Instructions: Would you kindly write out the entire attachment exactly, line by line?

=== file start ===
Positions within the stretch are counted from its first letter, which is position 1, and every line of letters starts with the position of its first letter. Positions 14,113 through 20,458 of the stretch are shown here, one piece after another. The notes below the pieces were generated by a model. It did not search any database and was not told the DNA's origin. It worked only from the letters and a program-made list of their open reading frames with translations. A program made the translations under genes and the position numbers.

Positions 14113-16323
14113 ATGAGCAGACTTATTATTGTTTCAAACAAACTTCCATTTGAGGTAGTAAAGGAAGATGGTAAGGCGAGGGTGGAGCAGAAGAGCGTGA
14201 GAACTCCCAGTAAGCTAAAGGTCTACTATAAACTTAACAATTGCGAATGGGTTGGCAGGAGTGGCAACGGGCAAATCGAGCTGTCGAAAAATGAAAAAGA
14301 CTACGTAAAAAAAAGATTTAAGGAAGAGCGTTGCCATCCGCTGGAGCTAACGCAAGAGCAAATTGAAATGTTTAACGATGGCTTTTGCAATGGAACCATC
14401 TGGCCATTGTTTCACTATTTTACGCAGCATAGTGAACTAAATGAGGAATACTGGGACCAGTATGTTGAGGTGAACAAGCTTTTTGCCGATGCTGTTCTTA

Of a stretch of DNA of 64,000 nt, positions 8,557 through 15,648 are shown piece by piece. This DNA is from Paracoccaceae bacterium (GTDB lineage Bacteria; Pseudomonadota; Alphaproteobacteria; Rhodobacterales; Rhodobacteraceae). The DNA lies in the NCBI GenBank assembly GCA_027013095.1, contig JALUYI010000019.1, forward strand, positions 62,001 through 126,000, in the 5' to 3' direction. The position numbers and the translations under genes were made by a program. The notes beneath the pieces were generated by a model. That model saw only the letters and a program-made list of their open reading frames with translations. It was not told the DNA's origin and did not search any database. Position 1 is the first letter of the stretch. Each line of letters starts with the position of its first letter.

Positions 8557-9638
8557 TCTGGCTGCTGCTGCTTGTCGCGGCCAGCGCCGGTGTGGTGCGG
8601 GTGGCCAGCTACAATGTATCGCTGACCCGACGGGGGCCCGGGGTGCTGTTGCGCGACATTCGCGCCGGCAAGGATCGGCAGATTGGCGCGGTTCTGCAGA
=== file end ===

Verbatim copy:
Positions within the stretch are counted from its first letter, which is position 1, and every line of letters starts with the position of its first letter. Positions 14,113 through 20,458 of the stretch are shown here, one piece after another. The notes below the pieces were generated by a model. It did not search any database and was not told the DNA's origin. It worked only from the letters and a program-made list of their open reading frames with translations. A program made the translations under genes and the position numbers.

Positions 14113-16323
14113 ATGAGCAGACTTATTATTGTTTCAAACAAACTTCCATTTGAGGTAGTAAAGGAAGATGGTAAGGCGAGGGTGGAGCAGAAGAGCGTGA
14201 GAACTCCCAGTAAGCTAAAGGTCTACTATAAACTTAACAATTGCGAATGGGTTGGCAGGAGTGGCAACGGGCAAATCGAGCTGTCGAAAAATGAAAAAGA
14301 CTACGTAAAAAAAAGATTTAAGGAAGAGCGTTGCCATCCGCTGGAGCTAACGCAAGAGCAAATTGAAATGTTTAACGATGGCTTTTGCAATGGAACCATC
14401 TGGCCATTGTTTCACTATTTTACGCAGCATAGTGAACTAAATGAGGAATACTGGGACCAGTATGTTGAGGTGAACAAGCTTTTTGCCGATGCTGTTCTTA

Of a stretch of DNA of 64,000 nt, positions 8,557 through 15,648 are shown piece by piece. This DNA is from Paracoccaceae bacterium (GTDB lineage Bacteria; Pseudomonadota; Alphaproteobacteria; Rhodobacterales; Rhodobacteraceae). The DNA lies in the NCBI GenBank assembly GCA_027013095.1, contig JALUYI010000019.1, forward strand, positions 62,001 through 126,000, in the 5' to 3' direction. The position numbers and the translations under genes were made by a program. The notes beneath the pieces were generated by a model. That model saw only the letters and a program-made list of their open reading frames with translations. It was not told the DNA's origin and did not search any database. Position 1 is the first letter of the stretch. Each line of letters starts with the position of its first letter.

Positions 8557-9638
8557 TCTGGCTGCTGCTGCTTGTCGCGGCCAGCGCCGGTGTGGTGCGG
8601 GTGGCCAGCTACAATGTATCGCTGACCCGACGGGGGCCCGGGGTGCTGTTGCGCGACATTCGCGCCGGCAAGGATCGGCAGATTGGCGCGGTTCTGCAGA